Here's the schematic. The water is pulled through the Bio-filter and then pumped up through both Bubbler rocks and out another pipe from the Bio-filter, into the pond and then recirculates. This system refreshes all the water in the pond 3 times an hour. There is an overflow on the left side that ensures the water will stay at the current level even if there is a heavy rainstorm.
Here is another view of the stream bed or shallow pool area on the left and a couple close-ups of the Bubbler rocks.
So, the work was done. Sue had added some wonderful, stable branches from her collection for perches. At this point, it was a waiting game to see who would venture in first. I went back to photograph any activity on Tuesday, June 19. The birds were not used to anyone sitting outside and watching them, Sue usually keeps tabs from inside the back door. Carolina Chickadees, Mourning Doves and others came to the feeders and kept an eye on me, aware and a bit wary of the green hat with the big lens.
An Eastern Chipmunk was the first to get a drink.
Blue Jays, Northern Cardinals and American Robins were using other trays of water or bird baths that Sue had nearby.
A House Finch watched me, quizzically.
A young Brown-headed Cowbird finally came down and took a drink from Bubbler Rock #1. Sue had seen this bird there several times.
The bird went over to the bird bath where its adoptive parent, a Northern Cardinal, met it with some food.
A Common Grackle came down but left quickly when it spotted us. Yep, Sue's birds were not used to our presence out there. But another issue was obvious to me. I counted five other small bird baths surrounding the Bubbler Pond, nestled into the garden beds. It is really important to offer fresh, cool water in this heat. Perhaps it was easier for the birds to go to these rather than investigate the new Bubbler Pond? "Sue, I think it's time for some tough love!" I really couldn't imagine a finer water source than this new water feature for the birds and maybe they needed a bit of a push to come to it. Sue agreed and emptied some of those bird baths and turned them over. This would be less maintenance for her, too!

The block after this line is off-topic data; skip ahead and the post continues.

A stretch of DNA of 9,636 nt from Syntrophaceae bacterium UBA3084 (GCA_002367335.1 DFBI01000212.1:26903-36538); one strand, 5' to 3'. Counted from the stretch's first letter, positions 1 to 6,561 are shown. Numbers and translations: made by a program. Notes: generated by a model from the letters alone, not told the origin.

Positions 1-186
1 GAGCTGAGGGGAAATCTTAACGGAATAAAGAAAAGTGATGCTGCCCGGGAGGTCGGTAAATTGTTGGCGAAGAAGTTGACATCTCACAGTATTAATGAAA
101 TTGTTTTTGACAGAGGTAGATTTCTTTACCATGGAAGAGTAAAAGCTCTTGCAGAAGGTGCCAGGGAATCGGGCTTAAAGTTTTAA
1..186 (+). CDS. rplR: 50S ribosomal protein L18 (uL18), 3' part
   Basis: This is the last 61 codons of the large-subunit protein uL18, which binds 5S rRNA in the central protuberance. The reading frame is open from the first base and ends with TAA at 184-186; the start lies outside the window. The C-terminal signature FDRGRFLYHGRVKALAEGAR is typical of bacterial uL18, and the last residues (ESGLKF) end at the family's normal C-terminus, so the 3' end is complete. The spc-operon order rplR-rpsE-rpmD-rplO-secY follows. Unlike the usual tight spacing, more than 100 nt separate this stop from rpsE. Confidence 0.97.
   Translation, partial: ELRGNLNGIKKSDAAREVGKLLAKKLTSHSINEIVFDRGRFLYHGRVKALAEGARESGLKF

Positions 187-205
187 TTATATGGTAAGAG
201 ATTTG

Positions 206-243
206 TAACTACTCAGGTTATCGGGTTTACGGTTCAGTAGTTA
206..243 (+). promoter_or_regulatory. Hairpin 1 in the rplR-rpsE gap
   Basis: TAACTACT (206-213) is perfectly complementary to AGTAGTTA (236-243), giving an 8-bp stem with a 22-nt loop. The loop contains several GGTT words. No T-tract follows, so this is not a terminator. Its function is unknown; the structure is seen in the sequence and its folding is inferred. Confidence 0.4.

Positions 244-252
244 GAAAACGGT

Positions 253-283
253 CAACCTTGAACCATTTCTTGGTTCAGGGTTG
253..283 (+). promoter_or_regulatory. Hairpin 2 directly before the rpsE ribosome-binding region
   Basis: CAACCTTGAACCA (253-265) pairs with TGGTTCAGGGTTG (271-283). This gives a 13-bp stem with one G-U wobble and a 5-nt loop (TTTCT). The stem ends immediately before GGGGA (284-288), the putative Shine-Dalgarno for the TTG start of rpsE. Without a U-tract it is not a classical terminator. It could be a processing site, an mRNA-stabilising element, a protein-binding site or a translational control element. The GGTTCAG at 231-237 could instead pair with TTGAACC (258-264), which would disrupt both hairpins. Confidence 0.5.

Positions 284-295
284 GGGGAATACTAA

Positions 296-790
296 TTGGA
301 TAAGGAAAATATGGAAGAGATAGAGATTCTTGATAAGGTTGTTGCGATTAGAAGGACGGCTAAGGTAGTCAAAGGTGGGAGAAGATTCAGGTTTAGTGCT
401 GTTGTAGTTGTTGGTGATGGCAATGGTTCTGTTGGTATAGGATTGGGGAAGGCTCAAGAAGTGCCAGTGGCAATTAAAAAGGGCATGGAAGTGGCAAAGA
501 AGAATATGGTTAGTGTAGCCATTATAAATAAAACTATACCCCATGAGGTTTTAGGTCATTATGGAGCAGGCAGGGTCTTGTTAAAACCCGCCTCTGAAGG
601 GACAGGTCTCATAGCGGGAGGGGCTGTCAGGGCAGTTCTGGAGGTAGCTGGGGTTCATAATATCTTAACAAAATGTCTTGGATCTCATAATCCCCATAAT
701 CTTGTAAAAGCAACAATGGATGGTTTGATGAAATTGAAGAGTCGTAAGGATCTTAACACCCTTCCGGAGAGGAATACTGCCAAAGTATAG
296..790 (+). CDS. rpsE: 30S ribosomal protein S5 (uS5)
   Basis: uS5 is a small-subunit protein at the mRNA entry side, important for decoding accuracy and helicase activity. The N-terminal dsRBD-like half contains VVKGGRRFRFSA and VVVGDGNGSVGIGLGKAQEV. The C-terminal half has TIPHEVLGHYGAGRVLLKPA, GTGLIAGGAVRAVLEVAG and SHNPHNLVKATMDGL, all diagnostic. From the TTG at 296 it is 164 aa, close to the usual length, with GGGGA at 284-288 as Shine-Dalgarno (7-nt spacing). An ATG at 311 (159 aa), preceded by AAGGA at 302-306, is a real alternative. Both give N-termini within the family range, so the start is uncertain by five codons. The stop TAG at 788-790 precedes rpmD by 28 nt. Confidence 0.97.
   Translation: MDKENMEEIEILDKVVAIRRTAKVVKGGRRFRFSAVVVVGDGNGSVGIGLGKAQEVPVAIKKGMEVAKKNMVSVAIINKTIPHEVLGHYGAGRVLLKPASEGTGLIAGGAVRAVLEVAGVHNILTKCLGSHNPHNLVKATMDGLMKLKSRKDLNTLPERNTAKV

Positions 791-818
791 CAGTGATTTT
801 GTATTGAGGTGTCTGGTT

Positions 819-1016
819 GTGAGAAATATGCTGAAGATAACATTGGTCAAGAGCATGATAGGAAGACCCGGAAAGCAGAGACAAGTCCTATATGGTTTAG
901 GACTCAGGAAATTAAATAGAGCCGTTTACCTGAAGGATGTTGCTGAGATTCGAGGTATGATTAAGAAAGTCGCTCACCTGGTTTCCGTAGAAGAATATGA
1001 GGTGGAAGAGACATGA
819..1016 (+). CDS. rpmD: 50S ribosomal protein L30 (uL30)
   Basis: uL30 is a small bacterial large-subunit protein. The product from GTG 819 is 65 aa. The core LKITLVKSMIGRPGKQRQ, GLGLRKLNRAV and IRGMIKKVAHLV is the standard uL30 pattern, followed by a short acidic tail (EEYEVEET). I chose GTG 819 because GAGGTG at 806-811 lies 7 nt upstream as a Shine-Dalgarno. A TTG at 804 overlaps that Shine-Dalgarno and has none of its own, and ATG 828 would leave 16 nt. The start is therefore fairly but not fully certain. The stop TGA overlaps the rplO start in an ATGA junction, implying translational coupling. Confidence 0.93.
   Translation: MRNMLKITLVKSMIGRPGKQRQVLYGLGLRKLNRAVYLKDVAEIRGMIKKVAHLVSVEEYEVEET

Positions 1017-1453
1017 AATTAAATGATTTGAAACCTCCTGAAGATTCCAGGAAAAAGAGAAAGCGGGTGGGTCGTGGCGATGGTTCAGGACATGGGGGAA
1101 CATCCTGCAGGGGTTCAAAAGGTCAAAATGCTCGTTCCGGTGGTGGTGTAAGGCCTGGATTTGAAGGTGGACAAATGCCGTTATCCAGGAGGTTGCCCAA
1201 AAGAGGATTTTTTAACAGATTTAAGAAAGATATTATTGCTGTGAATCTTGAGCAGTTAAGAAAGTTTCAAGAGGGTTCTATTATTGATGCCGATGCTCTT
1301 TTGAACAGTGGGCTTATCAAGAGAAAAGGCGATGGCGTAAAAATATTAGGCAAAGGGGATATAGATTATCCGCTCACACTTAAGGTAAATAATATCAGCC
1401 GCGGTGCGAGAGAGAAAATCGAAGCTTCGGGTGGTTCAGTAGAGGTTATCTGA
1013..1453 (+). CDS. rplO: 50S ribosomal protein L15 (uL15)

I returned on Saturday, June 23 to sit again and see what might come. Birds were in the surrounding Serviceberries and at the feeders. The water was beautifully clear and inviting with room for plenty!
There was one interested customer, a young male Northern Cardinal. Well, the bird came pretty close to getting in. Patience will prevail. As Sue tucks in more native plants around the Bubbler, it will look even more natural to them.
I mean really, how can they possibly resist?? Sue told me today that the Northern Cardinals, House Finches, Eurasian Tree Sparrows and Carolina Wrens have been coming in and getting drinks and an occasional bath. I think the new Bubbler has begun to win them over! The residents will soon be used to it and by August when fall migration begins, the place will again be a hub of activity.